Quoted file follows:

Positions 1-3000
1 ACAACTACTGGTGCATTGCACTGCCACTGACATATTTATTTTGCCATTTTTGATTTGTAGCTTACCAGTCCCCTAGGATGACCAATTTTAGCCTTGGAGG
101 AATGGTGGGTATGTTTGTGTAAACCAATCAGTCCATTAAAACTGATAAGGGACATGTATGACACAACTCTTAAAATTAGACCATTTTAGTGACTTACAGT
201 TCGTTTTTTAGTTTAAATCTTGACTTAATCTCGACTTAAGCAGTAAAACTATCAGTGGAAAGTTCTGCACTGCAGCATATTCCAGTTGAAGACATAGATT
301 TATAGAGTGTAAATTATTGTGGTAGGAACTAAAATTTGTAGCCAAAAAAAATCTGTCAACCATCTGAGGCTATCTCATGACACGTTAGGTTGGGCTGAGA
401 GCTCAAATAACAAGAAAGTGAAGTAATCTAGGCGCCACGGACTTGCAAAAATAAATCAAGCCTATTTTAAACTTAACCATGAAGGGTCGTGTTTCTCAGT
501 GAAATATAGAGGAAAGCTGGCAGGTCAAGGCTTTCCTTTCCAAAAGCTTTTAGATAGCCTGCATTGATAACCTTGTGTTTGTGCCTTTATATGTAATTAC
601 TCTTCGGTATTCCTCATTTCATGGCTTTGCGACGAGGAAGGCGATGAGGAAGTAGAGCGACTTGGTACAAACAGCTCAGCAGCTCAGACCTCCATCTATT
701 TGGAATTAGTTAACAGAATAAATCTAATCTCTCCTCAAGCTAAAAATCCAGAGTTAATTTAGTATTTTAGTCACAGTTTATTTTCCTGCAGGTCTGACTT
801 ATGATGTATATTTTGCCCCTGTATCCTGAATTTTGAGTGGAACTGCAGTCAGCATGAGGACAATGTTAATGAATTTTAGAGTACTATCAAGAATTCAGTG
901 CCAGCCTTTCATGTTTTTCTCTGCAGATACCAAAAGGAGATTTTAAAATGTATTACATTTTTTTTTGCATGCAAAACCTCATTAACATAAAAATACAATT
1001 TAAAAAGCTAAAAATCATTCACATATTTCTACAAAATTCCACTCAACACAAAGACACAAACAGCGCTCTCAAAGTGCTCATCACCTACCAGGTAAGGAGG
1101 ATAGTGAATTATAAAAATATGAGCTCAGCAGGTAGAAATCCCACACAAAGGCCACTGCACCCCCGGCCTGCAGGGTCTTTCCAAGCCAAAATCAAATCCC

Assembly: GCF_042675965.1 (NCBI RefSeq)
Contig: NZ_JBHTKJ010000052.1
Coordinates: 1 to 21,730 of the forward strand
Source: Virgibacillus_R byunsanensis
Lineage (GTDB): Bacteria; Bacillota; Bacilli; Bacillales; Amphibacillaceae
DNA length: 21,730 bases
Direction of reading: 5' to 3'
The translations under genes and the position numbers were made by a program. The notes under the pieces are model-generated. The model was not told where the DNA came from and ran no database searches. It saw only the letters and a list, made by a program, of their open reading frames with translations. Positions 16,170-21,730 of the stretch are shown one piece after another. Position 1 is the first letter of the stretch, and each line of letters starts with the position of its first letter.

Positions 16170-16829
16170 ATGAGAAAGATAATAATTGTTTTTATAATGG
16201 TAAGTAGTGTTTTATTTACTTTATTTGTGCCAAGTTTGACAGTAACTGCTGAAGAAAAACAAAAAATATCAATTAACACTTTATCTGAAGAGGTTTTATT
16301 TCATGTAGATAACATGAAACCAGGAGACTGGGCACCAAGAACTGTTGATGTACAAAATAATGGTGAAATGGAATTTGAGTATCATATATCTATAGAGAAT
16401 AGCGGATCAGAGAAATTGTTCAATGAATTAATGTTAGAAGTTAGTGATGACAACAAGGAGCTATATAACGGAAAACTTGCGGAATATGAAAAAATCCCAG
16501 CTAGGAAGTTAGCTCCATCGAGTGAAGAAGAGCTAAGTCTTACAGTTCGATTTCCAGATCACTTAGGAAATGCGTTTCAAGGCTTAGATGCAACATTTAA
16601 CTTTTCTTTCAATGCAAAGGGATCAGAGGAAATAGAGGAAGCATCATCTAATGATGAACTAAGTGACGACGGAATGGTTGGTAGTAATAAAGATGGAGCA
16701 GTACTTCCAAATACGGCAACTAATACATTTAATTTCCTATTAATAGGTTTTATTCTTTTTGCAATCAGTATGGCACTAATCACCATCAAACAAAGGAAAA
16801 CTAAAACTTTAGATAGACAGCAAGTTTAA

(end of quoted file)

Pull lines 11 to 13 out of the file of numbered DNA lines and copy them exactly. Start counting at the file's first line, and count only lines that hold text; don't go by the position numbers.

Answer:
901 CCAGCCTTTCATGTTTTTCTCTGCAGATACCAAAAGGAGATTTTAAAATGTATTACATTTTTTTTTGCATGCAAAACCTCATTAACATAAAAATACAATT
1001 TAAAAAGCTAAAAATCATTCACATATTTCTACAAAATTCCACTCAACACAAAGACACAAACAGCGCTCTCAAAGTGCTCATCACCTACCAGGTAAGGAGG
1101 ATAGTGAATTATAAAAATATGAGCTCAGCAGGTAGAAATCCCACACAAAGGCCACTGCACCCCCGGCCTGCAGGGTCTTTCCAAGCCAAAATCAAATCCC